During the 1950s, Johnson also toured and recorded frequently with his quintet. Then, in the fall of 1960, he decided to break up the band. His reason for ending the group, he remarked years later, was that “it suddenly occurred to me that I needed a change,” as quoted by the Washington Posts Adam Bernstein, “and I even began to wonder, was it possible that a musician or artist could be much too dedicated—so much so that he lived in a very narrow world.” Although he continued to perform, Johnson’s appearances grew more selective. During a period in 1961 and 1962, Johnson returned to work with Davis and continued to perform on occasion with saxophonists Rollins, Jimmy Heath, and Sonny Stitt. From time to time, he formed other small groups of his own, but devoted himself almost entirely to composing.
In 1967, through the support of film composer Elmer Bernstein, Johnson secured a position as staff composer and conductor for M.B.A. Music in New York, a company providing music for television commercials. In 1970, he moved to Los Angeles to embark on a career in film and television. Throughout the decade, he scored music for television series such as Starsky and Hutch, Mayberry, R.F.D., and That Girl. In the 1970s and 1980s, he also wrote and orchestrated music for films like Barefoot in the Park, Scarface, Trouble Man, Sea of Love, and the “blacksploitation” movies Cleopatra Jones and Shaft.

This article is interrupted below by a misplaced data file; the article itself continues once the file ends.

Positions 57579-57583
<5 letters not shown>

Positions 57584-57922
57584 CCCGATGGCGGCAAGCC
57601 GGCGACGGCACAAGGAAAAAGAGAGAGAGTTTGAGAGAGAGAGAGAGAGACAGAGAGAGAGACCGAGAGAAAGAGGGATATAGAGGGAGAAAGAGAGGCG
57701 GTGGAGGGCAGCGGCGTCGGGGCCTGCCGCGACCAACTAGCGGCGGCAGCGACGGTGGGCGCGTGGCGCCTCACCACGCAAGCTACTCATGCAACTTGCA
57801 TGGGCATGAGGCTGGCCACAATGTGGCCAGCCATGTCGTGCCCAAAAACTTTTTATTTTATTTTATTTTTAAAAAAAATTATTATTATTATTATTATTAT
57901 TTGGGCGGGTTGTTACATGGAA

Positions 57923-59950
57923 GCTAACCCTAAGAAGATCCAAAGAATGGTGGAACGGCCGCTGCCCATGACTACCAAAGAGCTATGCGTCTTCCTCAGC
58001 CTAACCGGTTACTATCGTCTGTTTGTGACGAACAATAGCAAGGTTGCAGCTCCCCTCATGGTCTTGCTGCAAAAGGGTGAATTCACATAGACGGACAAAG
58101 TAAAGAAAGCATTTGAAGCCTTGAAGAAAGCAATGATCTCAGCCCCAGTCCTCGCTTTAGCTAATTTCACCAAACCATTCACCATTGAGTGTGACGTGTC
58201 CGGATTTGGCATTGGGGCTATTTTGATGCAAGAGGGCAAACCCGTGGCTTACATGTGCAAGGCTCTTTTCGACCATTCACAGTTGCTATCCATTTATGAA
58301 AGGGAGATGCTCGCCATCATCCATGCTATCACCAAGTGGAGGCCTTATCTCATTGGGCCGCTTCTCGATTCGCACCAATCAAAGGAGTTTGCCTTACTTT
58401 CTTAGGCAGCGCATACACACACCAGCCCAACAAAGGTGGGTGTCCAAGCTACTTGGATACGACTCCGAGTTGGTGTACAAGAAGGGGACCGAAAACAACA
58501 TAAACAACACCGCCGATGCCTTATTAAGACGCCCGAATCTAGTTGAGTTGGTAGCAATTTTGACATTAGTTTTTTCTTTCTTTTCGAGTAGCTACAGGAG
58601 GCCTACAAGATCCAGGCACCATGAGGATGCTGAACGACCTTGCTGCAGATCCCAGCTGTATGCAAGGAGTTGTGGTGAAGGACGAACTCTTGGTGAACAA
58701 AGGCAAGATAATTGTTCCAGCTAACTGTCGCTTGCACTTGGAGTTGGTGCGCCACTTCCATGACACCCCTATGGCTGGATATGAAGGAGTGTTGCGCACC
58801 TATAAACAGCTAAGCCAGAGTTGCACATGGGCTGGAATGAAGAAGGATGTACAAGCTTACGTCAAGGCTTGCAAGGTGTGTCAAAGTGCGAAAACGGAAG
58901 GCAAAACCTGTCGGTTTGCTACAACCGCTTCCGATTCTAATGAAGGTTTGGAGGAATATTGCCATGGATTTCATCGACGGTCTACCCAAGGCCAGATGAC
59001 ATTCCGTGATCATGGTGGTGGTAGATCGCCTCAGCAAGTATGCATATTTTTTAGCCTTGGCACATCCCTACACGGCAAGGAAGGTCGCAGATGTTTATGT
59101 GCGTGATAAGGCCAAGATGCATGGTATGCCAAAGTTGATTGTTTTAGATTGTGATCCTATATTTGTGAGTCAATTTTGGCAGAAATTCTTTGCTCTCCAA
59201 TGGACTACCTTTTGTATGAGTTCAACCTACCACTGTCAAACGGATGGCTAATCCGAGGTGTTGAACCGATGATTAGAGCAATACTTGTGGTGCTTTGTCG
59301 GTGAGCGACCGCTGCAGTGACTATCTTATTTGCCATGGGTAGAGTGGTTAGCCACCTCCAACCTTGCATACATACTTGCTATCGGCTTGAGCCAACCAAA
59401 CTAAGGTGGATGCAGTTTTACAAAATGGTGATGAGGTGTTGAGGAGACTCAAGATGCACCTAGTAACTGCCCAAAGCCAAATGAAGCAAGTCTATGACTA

Despite his success in Hollywood, Johnson remained focused on jazz and his trombone. He practiced every day to keep his skills sharp—as evident on Quintergy and Standards, albums recorded live at the Village Vanguard in 1988. Even while not recording much at all, he kept winning Down Beat polls year after year. In the 1990s, under contract with the Verve label, Johnson recorded some of his most ambitious work, including 1994’s Tangence, a collaboration with film composer Robert Farnon; 1996’s Brass Orchestra, featuring work in the bebop style and selections from “Perceptions” ; and 1998’s Heroes, his final album, a straight-ahead jazz set. Heroes, wrote a Down Beat reviewer, as quoted by Bernstein, “leaves a general impression of solid craftsmanship, if not breathtaking artistic significance. The main news is that J.J. Johnson can always assemble a sturdy ensemble, and he’s still a hero to trombonists everywhere.”